According to the document, OSHA Instruction CPL 02-02-074, Inspection Procedures for the Chromium (VI) Standards, “guidance to compliance staff is necessary” to effectively enforce safety and health standards.
Highlights of the new directive include:
- Procedures for reviewing an employer's air sampling records to determine exposure levels.
- Guidance for employers to implement effective engineering and work practice controls to reduce and maintain exposure below approved permissible exposure limits.
- Requirements for employers to provide hygiene areas to minimize employees' exposure to hexavalent chromium.
- Guidelines requiring employers to maintain exposure and medical surveillance records.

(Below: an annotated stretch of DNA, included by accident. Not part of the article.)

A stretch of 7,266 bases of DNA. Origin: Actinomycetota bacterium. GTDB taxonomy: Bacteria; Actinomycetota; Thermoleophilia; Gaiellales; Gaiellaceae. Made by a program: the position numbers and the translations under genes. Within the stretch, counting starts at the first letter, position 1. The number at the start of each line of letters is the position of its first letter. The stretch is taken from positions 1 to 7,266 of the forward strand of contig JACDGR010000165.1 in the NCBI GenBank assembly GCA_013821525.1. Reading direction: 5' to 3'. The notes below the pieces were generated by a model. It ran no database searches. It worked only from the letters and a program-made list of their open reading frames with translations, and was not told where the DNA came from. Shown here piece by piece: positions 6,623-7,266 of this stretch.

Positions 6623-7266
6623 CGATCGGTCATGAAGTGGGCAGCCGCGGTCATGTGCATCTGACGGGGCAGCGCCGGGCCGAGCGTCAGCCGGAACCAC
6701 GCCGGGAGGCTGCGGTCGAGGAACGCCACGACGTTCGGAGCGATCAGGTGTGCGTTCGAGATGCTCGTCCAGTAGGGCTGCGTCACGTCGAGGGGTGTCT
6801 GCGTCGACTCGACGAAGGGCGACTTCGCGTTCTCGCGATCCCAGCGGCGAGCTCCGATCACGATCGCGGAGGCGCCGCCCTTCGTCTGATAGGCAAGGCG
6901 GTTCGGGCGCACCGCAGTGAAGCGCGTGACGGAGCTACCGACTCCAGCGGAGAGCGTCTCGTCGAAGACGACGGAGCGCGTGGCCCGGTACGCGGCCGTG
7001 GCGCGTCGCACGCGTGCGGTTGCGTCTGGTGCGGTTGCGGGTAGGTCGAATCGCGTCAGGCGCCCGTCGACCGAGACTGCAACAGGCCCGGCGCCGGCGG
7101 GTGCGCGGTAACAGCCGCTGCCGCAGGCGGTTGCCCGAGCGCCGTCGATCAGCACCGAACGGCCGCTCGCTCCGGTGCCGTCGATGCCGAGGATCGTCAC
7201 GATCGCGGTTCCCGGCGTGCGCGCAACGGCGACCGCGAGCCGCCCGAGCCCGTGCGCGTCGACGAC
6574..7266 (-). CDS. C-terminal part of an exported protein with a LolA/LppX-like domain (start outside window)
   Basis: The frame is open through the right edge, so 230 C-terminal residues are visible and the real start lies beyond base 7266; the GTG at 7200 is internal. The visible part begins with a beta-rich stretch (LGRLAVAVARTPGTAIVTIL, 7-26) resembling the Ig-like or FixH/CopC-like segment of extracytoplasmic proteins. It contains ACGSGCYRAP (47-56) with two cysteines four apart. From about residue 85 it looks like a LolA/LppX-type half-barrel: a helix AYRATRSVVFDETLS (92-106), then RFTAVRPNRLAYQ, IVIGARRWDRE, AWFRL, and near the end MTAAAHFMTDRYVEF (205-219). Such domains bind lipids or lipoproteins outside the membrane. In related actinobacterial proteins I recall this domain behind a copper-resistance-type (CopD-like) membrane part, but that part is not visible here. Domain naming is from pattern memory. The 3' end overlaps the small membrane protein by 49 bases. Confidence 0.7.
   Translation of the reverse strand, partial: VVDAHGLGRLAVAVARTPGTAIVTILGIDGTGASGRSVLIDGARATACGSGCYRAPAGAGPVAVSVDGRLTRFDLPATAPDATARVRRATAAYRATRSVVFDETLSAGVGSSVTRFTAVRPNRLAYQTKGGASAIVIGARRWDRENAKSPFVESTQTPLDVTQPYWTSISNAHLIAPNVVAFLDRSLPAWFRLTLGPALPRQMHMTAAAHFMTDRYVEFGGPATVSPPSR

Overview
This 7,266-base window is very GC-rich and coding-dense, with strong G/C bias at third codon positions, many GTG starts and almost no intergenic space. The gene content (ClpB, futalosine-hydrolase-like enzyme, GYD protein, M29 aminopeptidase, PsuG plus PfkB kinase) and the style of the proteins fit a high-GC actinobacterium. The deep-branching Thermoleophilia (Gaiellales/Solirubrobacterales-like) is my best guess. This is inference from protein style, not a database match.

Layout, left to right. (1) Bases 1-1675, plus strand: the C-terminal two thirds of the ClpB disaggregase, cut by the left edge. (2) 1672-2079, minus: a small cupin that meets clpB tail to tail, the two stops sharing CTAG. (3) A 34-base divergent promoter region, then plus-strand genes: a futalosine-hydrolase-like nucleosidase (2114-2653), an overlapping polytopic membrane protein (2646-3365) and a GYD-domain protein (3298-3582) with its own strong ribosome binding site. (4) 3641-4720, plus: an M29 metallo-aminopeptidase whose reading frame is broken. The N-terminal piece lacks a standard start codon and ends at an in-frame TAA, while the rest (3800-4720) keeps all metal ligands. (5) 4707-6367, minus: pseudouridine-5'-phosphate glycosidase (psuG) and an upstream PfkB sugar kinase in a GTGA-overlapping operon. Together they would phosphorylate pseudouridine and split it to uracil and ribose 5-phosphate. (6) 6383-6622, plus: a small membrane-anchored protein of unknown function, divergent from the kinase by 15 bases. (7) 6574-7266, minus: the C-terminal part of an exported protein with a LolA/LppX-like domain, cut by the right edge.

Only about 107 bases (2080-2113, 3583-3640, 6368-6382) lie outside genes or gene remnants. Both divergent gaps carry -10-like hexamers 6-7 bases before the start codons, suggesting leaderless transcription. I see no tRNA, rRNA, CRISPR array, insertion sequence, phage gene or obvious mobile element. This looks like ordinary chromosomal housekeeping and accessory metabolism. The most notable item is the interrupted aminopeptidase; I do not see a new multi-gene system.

- A requirement that obliges compliance safety and health officers to evaluate portland cement wherever it is being used.
“OSHA anticipates these efforts will reduce the risks of exposure to Cr(VI), thereby improving the safety and health of employees affected by this hazard,” stated OSHA’s Assistant Secretary of Labor Edwin Foulke Jr.
On Feb. 28, 2006, OSHA issued three standards for hexavalent chromium applicable to general industry, construction and shipyards, which became effective on May 30, 2006.
The standards lower the permissible exposure limit for hexavalent chromium to 5 micrograms per cubic meter of air as an 8-hour time-weighted average. Cr(VI) compounds regularly are used in the chemical industry in pigments, metal plating and chemical synthesis.
Significant health effects associated with hexavalent chromium exposure include lung cancer, nasal septum ulcerations and perforations, skin ulcerations and allergic and irritant contact dermatitis.